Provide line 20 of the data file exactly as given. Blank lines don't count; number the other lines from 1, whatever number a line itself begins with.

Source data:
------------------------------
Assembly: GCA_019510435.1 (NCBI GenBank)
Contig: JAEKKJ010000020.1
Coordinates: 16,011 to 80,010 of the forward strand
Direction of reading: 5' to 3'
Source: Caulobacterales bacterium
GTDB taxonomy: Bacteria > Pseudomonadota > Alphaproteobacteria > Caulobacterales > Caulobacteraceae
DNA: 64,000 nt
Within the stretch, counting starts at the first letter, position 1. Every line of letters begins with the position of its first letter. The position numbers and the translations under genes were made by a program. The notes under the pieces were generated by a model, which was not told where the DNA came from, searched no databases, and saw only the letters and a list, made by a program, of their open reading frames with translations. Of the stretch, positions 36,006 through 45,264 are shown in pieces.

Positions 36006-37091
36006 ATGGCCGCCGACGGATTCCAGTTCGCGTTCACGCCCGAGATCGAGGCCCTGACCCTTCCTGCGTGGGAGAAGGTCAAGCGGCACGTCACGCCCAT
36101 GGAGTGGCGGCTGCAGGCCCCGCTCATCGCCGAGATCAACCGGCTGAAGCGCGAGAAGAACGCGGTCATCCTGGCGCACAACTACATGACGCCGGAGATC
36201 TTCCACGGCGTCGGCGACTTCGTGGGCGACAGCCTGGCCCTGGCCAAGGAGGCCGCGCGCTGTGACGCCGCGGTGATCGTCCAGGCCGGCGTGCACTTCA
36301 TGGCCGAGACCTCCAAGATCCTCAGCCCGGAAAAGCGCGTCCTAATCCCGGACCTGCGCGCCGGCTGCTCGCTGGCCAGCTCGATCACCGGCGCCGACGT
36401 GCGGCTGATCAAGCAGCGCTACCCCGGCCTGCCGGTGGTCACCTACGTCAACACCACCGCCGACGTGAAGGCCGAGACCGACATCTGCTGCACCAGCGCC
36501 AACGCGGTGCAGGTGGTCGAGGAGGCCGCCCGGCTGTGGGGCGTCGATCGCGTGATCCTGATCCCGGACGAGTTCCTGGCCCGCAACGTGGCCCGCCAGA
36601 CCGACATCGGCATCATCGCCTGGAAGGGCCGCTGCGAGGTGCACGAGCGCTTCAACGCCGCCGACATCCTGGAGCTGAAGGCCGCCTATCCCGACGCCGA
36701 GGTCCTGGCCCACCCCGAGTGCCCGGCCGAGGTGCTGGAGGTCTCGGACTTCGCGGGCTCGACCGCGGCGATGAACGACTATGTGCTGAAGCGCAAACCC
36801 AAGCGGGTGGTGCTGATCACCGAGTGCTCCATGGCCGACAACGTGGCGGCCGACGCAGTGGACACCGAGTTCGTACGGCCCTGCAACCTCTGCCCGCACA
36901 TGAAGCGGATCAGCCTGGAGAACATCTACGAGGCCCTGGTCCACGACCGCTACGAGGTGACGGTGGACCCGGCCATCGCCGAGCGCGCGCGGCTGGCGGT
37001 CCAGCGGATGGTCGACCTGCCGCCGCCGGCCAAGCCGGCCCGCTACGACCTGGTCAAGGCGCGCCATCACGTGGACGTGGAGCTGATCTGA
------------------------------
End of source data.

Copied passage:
37001 CCAGCGGATGGTCGACCTGCCGCCGCCGGCCAAGCCGGCCCGCTACGACCTGGTCAAGGCGCGCCATCACGTGGACGTGGAGCTGATCTGA